Graduate student Ashley Oglesby found that women have low knowledge of expedited partner therapy, but after learning more, overwhelmingly support the idea.
Margarines now nutritionally better than butter after hydrogenated oil ban
Student Cecily Weber found that margarine and butter-blend products now contain substantially less saturated fat and cholesterol compared to butter, and contain no man-made trans fat.
Anderson earns Sequoyah Fellowship
PhD student Madison Anderson received a Sequoyah Fellowship at the 2021 American Indian Science and Engineering Society National Conference in Phoenix, AZ.
New collaborative studying communications practices to advance health equity
Associate Professor Sarah Gollust is a member of the Collaborative on Media & Messaging for Health and Social Policy, which is investigating how media and messaging help form narratives and mindsets.
Delaying high school start times reduces sleepiness and tardiness
Research led by PhD student Kaitlyn Berry found that delaying school start times from 7:30 to 8:30 a.m. made it easier for students to feel awake and be on time.
Study of NYC vaccination rates proves validity of new structural racism measurement tool
The study led by PhD student Bert Chantarat showed that using the Multidimensional Measure of Structural Racism tool to analyze COVID-19 vaccination rates in New York City provides increased insight into the root cause of health inequities.
Midlife body inflammation could lead to abdominal aortic aneurysms
The study by PhD student Romil Parikh suggests researchers identify nontraditional risk factors and treatments to reduce the possibility of developing AAA produced by midlife inflammation.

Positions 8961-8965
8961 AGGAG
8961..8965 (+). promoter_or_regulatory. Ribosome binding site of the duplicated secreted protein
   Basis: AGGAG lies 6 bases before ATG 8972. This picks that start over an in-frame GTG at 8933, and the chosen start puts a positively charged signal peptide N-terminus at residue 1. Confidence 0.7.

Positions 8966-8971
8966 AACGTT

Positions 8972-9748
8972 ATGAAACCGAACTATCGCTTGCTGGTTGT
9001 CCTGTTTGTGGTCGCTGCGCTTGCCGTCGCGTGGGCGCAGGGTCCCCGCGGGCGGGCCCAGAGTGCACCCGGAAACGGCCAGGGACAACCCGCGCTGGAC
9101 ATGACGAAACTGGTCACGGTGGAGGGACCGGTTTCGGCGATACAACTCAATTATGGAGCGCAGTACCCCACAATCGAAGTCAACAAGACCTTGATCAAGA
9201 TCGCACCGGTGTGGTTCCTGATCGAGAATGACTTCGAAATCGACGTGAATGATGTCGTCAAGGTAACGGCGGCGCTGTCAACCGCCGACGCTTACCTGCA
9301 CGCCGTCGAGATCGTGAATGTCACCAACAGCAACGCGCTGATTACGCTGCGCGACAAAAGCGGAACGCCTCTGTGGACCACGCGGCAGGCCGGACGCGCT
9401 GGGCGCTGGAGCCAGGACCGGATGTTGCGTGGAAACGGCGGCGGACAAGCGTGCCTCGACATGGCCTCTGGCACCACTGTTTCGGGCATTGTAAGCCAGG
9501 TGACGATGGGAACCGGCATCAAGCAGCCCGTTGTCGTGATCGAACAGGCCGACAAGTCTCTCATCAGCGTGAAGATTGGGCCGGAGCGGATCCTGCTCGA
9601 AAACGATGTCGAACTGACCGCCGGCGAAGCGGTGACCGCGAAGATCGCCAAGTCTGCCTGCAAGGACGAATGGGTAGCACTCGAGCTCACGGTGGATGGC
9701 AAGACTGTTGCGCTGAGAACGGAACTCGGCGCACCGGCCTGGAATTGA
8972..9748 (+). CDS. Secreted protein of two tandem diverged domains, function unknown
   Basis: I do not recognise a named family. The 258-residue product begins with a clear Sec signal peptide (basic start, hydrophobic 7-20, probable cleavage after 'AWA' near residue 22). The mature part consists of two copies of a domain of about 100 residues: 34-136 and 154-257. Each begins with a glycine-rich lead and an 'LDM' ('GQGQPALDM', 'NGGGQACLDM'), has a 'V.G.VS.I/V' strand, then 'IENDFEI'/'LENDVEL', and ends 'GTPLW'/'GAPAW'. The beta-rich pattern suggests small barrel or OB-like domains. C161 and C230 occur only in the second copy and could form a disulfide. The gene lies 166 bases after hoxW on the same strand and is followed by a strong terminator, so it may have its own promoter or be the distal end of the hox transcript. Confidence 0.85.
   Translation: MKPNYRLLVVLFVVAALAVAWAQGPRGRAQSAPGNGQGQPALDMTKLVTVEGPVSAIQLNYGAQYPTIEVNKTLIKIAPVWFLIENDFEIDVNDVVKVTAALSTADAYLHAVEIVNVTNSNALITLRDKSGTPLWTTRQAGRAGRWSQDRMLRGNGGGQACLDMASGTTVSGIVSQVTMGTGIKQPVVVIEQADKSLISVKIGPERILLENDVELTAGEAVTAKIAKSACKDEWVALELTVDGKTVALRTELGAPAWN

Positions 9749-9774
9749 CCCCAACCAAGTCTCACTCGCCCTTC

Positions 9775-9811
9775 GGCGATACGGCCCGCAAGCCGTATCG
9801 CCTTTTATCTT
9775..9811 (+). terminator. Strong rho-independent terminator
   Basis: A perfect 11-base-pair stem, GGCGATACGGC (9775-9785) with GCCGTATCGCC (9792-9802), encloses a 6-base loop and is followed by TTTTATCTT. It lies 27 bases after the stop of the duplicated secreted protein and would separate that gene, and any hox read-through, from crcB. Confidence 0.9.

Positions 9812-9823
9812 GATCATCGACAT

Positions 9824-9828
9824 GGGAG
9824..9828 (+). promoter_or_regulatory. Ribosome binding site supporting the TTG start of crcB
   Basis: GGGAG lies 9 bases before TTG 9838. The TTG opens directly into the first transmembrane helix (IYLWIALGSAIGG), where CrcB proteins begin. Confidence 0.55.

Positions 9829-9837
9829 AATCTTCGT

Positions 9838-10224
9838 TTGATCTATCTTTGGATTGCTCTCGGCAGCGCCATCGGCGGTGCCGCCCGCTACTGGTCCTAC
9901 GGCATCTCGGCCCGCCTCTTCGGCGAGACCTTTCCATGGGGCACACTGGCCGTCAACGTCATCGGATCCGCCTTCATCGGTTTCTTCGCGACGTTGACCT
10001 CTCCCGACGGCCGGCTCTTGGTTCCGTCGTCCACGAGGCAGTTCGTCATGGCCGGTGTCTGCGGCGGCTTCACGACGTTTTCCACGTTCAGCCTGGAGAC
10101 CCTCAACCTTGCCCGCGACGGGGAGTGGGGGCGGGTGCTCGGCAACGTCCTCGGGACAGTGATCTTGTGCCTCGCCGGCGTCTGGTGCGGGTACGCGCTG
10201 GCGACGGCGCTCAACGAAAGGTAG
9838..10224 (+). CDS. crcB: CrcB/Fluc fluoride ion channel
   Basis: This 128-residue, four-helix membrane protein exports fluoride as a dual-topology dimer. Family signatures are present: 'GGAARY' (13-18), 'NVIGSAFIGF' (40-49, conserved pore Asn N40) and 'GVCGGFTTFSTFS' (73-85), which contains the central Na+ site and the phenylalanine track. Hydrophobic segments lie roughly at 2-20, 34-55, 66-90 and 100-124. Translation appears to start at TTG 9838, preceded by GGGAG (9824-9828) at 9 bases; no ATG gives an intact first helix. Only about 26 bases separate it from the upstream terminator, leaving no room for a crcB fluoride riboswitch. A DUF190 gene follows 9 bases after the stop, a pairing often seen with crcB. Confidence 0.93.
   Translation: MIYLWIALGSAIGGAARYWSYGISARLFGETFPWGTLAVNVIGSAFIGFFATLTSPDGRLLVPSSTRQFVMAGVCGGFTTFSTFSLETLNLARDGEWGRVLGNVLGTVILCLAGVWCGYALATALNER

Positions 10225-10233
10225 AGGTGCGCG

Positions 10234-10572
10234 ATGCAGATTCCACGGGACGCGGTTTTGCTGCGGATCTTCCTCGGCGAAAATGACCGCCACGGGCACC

Racial-ethnic connectedness may help protect African American youth from adverse impacts of racism
The study led by graduate Jessie Austin (MPH ’19) and Associate Professor Sonya Brady found that African American youth who felt more connected to their racial-ethnic identity and community have greater emotional well-being — even when experiencing racism.
Study identifies racial/ethnic and language inequities in ways patients obtain COVID-19 virus testing
The study led by MD/MPH student Rohan Khazanchi found racial, health, and language differences in who initiated testing through telehealth services versus the emergency department.
U.S. hospitals slow to respond to new price transparency rule
A study conducted by a group of SPH faculty showed only 73% of hospitals posted pricing in a consumer-friendly format and far fewer presented data in ways that could be easily analyzed by researchers.
Breast cancer patients start treatment more often and sooner after intro of generic drugs
A study by recent graduate Xuanzi Qin (PhD ’20) found that women were more likely to begin breast cancer treatment after the introduction of generic aromatase inhibitors.
Research Brief: Weight teasing is a risk factor for disordered eating in young people across demographic groups
A study led by PhD student Laura Hooper provides evidence against persistent assumptions that weight teasing and disordered eating primarily affect affluent, white young people.